The Bank of England decided to lift interest rates by a half point to the highest level since 2008 in a contested decision, as the U.K. central bank joins peers across the globe in trying to bring inflation down by quelling demand.
The vote was 5-to-4 to bring rates to 2.25%, with three members calling for a 75 basis point hike while one voted for a quarter-point increase.
The U.S. Federal Reserve on Wednesday opted for a 75 basis point hike, as did the Swiss National Bank earlier on Thursday. The Norges Bank increased rates by a half point, while the Bank of Japan kept rates unchanged.
The Bank of England unanimously agreed to begin reducing the size of its balance sheet, with a plan to reduce it by £80 billion over the next 12 months.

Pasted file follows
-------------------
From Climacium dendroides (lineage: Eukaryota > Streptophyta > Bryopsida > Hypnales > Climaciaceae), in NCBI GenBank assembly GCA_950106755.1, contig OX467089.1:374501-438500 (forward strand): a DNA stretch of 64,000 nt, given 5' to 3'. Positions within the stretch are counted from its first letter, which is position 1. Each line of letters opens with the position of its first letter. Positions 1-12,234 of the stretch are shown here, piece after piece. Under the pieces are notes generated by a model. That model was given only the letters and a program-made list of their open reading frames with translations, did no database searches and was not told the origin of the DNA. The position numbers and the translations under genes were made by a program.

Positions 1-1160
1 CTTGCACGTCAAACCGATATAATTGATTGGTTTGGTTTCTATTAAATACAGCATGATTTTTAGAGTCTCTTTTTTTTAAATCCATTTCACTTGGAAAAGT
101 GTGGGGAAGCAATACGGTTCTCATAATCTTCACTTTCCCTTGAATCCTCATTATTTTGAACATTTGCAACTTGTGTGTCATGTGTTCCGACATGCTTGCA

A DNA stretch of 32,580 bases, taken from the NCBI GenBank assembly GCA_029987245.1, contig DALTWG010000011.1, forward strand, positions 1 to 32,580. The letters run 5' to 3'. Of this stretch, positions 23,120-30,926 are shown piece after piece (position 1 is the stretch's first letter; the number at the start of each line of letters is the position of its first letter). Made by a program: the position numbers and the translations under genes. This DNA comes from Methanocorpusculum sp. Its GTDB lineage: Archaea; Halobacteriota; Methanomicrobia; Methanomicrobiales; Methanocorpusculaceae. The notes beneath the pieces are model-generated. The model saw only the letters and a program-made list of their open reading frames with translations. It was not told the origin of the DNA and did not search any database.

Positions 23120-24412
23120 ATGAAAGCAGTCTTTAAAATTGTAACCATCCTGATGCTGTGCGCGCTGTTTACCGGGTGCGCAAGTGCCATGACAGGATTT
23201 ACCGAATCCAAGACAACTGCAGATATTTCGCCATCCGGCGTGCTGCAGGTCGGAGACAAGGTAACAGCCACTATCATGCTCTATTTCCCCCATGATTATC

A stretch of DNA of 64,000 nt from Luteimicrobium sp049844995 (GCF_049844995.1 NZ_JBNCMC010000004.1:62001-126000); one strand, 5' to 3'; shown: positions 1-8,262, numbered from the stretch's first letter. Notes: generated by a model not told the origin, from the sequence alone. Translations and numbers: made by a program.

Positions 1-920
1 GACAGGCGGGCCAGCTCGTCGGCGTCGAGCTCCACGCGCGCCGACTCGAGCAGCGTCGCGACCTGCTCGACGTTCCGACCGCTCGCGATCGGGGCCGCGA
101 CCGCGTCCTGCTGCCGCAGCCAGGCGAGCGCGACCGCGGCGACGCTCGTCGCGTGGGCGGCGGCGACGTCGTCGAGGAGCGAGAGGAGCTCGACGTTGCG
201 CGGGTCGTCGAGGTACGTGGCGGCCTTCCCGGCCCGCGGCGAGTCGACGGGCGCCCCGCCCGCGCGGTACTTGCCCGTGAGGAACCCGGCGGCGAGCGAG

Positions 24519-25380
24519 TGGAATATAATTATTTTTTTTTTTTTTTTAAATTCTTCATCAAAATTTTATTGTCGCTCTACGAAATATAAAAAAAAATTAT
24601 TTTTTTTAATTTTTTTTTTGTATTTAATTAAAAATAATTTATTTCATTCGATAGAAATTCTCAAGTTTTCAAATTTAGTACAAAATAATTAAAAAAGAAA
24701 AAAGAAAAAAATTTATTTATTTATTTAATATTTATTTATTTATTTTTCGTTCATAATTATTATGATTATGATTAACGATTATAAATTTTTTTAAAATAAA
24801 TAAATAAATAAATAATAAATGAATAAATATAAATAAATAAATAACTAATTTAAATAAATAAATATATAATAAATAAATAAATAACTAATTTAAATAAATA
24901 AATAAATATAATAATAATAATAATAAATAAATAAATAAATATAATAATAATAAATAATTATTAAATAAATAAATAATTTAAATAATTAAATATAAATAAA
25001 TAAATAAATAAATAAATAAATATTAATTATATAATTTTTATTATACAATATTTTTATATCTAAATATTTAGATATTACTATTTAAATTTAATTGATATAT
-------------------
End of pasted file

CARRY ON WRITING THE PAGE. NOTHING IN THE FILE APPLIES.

According to the minutes, the majority viewed that “a tight labor market with wage growth and domestic inflation well above target-consistent rates justified a further, forceful response from monetary policy.”
wavered in the aftermath of the decision, but was higher on the day, at $1.1312 vs. $1.1271.
The yield on the 2-year gilt
rose 14 basis points to 3.50%.
The central bank noted the uncertainty around the outlook for U.K. energy prices has fallen after the new Liz Truss-led government opted to guarantee household energy prices. The central bank said it will make a full assessment in November, as the government is set to deliver its mini budget on Friday.
The three who wanted a 75 basis point hike — Jonathan Haskel, Catherine Mann and Dave Ramsden — pointed out the energy guarantee would also add to demand pressure. Swati Dhingra, who wanted a 25 basis point hike, said activity already appears to be weakening, and the risks of second-round effects from inflation were falling.
The Bank of England said it expects inflation to peak in October, at under 11%, compared to the 9.9% rate in August.